Lima; Perú. Ministerio de Salud; 20201000. 27 p. ilus.
Monography in Spanish | LILACS, MINSAPERÚ | ID: biblio-1123122

ABSTRACT

El documento contiene las orientaciones en pertinencia cultural para la consejería del control de crecimiento y desarrollo de la niña y niño menor de cinco años de poblaciones indígenas andinas, amazónicas y población afroperuana.


Subject(s)
Population , African Continental Ancestry Group , Growth and Development , Innovation and Development Policy , Control , Indigenous Peoples , Primary Health Care
6.
BrJP ; 3(3): 253-257, July-Sept. 2020. tab
Article in English | LILACS-Express | LILACS | ID: biblio-1132016

ABSTRACT

ABSTRACT BACKGROUND AND OBJECTIVES: There are communication barriers to assess pain in patients with consciousness and cognitive disorders. This study aimed to make the cross-cultural adaptation of the Nociception Coma Scale-Revised (NCS-R) to the Portuguese language and check the validation evidence of the content of the NCR-R Brazilian version in non-communicative patients with consciousness and cognitive disorders. METHODS: This is a methodological study to check the cross-cultural adaptation of the NCR-R, divided into two stages: cross-cultural adaptation and check of the content validity. The cross-cultural adaptation phase included an initial translation, synthesis of translations, back-translation, expert committee, and cognitive debriefing based on Beaton and Price. A second expert committee evaluated the translated and adapted version to check the content validity index RESULTS: The NCS-R scale was translated and cross-culturally adapted, presenting good evidence of content validity with a Content Validity Index of 0.86. CONCLUSION: The NCS-R is translated and transculturally adapted and has good evidence of content validity.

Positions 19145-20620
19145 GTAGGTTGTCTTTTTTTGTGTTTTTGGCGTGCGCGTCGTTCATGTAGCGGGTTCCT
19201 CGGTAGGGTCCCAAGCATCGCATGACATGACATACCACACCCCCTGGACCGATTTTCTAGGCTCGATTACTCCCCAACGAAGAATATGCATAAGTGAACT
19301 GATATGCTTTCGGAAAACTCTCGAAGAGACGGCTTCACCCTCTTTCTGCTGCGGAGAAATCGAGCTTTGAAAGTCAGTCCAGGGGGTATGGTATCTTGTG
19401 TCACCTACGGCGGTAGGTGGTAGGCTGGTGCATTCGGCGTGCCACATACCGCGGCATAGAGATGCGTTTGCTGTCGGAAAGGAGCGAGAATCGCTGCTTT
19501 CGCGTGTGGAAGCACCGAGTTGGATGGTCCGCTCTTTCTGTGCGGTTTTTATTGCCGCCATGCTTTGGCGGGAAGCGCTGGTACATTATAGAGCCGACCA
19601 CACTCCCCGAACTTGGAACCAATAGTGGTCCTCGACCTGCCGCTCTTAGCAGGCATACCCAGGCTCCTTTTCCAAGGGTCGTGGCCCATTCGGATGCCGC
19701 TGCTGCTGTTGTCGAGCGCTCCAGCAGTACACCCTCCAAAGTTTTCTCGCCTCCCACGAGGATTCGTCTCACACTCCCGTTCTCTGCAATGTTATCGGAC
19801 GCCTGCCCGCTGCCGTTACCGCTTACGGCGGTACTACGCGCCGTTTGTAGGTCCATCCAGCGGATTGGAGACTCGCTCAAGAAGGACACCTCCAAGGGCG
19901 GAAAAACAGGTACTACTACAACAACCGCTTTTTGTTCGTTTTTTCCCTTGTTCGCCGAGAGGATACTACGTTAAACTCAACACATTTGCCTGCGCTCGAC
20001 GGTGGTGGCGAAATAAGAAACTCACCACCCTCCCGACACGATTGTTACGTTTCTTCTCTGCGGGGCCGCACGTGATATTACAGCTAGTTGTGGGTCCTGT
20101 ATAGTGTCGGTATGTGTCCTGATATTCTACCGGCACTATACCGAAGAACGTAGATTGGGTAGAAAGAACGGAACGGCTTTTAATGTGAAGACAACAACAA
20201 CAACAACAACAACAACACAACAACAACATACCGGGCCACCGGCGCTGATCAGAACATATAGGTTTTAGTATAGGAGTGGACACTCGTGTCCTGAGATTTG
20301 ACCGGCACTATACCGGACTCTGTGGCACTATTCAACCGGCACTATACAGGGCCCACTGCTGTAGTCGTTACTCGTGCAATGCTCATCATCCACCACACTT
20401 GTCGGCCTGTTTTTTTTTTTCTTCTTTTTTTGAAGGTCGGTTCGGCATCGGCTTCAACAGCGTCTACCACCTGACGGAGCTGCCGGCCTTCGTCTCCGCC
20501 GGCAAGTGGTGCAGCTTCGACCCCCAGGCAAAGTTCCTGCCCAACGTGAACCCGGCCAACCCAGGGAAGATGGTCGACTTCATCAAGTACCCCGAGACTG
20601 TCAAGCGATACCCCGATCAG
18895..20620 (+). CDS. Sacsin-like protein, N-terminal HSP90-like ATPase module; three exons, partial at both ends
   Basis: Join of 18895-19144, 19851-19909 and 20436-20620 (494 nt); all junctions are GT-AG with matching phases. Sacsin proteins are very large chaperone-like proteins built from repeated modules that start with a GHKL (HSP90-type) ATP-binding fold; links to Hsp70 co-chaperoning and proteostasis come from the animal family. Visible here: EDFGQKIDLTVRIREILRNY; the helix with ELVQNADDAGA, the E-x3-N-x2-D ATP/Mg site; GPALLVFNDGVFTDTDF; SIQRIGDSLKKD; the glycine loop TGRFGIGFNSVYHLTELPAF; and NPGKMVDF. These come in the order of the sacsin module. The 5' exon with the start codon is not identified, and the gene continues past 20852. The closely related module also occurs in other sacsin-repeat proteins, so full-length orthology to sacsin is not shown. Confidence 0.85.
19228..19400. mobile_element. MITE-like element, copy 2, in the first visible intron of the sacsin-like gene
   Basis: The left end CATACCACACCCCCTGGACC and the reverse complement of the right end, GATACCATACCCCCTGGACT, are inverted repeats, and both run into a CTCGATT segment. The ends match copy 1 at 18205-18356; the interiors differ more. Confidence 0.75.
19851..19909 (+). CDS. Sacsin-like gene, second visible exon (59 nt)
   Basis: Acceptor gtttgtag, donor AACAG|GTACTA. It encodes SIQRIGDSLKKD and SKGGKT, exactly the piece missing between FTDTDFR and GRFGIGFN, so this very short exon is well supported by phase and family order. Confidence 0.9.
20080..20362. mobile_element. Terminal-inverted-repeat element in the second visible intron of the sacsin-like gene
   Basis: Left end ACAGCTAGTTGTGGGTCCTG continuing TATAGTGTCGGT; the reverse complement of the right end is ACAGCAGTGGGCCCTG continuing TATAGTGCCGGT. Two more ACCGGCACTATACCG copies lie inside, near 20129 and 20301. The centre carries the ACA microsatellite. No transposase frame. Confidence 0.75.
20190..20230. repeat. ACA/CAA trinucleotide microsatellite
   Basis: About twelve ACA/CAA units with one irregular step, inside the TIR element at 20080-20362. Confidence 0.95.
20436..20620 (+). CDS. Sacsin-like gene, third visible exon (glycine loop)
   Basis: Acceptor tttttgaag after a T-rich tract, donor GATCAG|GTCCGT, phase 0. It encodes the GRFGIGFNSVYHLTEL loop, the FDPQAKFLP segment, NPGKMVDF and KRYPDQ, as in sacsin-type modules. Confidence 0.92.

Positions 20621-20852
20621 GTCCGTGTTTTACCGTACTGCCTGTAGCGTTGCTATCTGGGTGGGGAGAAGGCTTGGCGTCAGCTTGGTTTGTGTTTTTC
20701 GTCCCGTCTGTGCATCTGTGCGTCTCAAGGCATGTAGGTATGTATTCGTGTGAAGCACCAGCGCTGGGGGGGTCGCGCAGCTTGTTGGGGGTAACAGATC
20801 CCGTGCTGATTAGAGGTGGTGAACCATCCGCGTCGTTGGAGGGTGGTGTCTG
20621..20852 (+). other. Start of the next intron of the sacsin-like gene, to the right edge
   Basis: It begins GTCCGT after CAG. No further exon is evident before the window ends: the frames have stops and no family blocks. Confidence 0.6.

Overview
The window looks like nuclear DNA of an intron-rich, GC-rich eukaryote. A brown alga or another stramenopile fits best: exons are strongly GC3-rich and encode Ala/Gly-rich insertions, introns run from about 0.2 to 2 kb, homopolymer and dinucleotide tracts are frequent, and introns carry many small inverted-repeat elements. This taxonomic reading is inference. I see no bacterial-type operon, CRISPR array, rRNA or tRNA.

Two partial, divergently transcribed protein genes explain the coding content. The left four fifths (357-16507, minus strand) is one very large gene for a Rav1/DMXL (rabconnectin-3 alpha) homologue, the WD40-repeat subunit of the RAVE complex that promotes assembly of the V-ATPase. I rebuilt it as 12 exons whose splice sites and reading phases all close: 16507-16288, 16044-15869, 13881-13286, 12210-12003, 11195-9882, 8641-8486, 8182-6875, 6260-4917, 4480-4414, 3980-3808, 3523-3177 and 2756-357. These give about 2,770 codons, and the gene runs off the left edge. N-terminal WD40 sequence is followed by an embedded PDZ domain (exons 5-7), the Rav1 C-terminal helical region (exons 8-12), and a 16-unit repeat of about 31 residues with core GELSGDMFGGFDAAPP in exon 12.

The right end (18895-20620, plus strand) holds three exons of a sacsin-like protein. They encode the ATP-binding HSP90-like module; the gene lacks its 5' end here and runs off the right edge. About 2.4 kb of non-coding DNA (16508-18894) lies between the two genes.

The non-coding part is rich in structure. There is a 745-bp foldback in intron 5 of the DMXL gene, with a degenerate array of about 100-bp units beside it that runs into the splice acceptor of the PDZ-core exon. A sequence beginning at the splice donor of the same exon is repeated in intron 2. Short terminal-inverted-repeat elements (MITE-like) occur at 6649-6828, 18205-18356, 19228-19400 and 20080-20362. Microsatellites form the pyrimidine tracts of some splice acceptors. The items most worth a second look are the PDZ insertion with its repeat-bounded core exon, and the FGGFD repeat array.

RESUMO JUSTIFICATIVA E OBJETIVOS: Em pacientes com desordens de consciência e distúrbios cognitivos há barreiras de comunicação para a avaliação da dor. O objetivo deste estudo foi realizar a adaptação transcultural da Nociception Coma Scale-revised (NCS-R) para a língua portuguesa e verificar as evidências de validade de conteúdo da versão brasileira da NCS-R em pacientes não comunicativos com desordens de consciência e distúrbios cognitivos. MÉTODOS: Estudo metodológico para adaptação transcultural da NCS-R dividido em duas etapas: adaptação transcultural e verificação da validade de conteúdo. A fase de adaptação transcultural incluiu a tradução inicial, síntese das traduções, retrotradução, comitê de especialista e debriefing cognitivo baseado em Beaton e Price. A versão traduzida e adaptada foi avaliada por um segundo comitê de especialistas para a avaliação do índice de validade de conteúdo. RESULTADOS: A NCS-R foi traduzida, adaptada do ponto de vista transcultural e apresentou boa evidência de validade de conteúdo com Índice de Validade de Conteúdo de 0,86. CONCLUSÃO: A NCS-R encontra-se traduzida e adaptada do ponto de vista transcultural, e possui boa evidência de validade de conteúdo.